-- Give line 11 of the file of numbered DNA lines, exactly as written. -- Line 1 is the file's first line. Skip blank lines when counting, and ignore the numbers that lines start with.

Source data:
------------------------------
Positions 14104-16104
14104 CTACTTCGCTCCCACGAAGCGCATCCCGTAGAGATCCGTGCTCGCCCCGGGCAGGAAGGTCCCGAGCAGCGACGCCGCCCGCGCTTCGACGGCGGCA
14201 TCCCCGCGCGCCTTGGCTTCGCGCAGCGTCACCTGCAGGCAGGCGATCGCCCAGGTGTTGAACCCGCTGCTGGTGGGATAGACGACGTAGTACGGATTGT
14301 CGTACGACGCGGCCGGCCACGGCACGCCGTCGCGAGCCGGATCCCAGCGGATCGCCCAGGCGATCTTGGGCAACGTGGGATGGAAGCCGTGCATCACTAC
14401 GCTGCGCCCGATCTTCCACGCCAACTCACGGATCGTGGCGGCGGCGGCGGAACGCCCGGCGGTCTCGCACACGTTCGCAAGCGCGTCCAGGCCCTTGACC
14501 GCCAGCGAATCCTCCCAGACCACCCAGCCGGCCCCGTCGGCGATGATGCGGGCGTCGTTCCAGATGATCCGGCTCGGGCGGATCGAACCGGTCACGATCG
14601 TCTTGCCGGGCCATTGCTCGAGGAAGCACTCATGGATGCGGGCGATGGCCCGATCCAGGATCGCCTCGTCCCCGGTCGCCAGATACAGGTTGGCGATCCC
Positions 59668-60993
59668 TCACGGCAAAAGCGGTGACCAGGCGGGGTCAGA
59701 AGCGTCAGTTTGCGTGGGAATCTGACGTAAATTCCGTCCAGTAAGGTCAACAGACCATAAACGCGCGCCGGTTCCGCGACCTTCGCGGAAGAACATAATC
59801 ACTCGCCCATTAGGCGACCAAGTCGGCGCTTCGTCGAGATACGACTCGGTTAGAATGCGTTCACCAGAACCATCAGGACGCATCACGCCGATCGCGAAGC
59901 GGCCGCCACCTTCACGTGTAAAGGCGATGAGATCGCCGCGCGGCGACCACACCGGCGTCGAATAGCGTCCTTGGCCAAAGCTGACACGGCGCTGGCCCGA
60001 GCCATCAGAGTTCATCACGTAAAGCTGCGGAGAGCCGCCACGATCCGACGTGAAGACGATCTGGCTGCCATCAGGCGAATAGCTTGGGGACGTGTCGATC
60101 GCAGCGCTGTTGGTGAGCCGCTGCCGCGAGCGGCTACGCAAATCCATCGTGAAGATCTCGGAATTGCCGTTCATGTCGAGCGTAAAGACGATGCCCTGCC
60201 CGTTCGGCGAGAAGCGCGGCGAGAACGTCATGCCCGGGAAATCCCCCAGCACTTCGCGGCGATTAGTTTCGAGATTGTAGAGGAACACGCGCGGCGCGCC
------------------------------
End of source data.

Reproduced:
59801 ACTCGCCCATTAGGCGACCAAGTCGGCGCTTCGTCGAGATACGACTCGGTTAGAATGCGTTCACCAGAACCATCAGGACGCATCACGCCGATCGCGAAGC